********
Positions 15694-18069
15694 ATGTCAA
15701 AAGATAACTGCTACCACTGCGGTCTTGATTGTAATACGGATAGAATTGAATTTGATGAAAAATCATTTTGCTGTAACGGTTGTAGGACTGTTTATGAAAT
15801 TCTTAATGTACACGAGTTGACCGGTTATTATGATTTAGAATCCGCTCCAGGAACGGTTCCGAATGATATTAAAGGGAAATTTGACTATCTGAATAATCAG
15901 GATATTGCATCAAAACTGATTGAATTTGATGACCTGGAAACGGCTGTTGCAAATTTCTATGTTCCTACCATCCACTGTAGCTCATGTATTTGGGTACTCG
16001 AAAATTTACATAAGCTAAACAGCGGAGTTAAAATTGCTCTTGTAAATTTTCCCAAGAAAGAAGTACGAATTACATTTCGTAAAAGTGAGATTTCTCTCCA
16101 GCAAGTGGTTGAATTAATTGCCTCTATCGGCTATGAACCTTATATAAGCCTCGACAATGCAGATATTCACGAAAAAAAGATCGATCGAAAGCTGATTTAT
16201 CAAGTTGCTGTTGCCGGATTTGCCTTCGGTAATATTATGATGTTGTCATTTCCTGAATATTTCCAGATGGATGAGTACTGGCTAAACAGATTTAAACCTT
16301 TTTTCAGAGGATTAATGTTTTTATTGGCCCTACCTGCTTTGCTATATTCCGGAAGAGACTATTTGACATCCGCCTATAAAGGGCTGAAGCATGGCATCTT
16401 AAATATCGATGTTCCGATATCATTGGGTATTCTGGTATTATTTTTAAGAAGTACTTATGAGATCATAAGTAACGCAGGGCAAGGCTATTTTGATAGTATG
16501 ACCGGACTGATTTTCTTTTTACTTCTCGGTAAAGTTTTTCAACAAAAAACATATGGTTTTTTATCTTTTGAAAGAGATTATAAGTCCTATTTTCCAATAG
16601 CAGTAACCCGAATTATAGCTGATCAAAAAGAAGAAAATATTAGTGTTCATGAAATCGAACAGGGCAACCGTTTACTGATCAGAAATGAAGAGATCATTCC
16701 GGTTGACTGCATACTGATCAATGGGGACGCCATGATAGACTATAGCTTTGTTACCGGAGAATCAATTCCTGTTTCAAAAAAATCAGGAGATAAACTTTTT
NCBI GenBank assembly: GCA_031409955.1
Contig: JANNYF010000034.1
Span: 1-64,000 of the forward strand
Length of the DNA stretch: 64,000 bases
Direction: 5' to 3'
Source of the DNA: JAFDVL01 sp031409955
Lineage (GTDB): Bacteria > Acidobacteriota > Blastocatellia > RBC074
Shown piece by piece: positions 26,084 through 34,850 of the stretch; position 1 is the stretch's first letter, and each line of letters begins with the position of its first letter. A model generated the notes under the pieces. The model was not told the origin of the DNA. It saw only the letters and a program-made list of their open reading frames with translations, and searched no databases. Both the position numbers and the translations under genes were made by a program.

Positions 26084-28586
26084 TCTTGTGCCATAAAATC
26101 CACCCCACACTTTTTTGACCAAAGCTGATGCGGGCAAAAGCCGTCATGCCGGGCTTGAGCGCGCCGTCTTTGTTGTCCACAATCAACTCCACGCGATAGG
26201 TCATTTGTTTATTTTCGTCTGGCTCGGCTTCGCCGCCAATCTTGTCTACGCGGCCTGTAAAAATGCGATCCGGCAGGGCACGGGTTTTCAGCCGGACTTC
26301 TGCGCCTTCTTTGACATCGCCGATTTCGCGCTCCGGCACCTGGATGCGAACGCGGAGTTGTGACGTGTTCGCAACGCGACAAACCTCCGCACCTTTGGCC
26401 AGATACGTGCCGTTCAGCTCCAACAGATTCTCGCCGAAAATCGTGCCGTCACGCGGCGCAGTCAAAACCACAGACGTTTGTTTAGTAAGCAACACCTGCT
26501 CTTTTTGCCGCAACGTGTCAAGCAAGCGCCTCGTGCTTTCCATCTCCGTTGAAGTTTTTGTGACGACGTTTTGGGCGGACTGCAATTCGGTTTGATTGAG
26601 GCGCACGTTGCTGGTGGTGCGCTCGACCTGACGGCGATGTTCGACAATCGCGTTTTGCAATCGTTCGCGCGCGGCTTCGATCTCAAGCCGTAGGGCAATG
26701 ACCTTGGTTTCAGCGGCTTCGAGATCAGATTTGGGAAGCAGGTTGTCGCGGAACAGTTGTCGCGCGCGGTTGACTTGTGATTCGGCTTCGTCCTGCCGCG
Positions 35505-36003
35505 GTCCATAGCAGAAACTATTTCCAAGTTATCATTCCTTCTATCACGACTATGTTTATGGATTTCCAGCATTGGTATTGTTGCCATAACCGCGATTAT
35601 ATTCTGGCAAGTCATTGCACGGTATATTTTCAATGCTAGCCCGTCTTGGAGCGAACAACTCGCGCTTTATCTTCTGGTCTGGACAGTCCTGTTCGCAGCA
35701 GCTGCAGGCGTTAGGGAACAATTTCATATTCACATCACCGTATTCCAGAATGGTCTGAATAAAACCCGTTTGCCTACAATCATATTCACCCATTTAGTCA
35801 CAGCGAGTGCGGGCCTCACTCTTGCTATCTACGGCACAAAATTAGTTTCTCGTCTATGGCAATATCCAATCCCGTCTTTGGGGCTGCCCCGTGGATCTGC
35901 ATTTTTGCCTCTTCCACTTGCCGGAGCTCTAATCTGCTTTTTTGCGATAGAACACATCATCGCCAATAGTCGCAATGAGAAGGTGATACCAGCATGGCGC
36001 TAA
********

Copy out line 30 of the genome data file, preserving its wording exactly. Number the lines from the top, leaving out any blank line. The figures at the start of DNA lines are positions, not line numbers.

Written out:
26701 ACCTTGGTTTCAGCGGCTTCGAGATCAGATTTGGGAAGCAGGTTGTCGCGGAACAGTTGTCGCGCGCGGTTGACTTGTGATTCGGCTTCGTCCTGCCGCG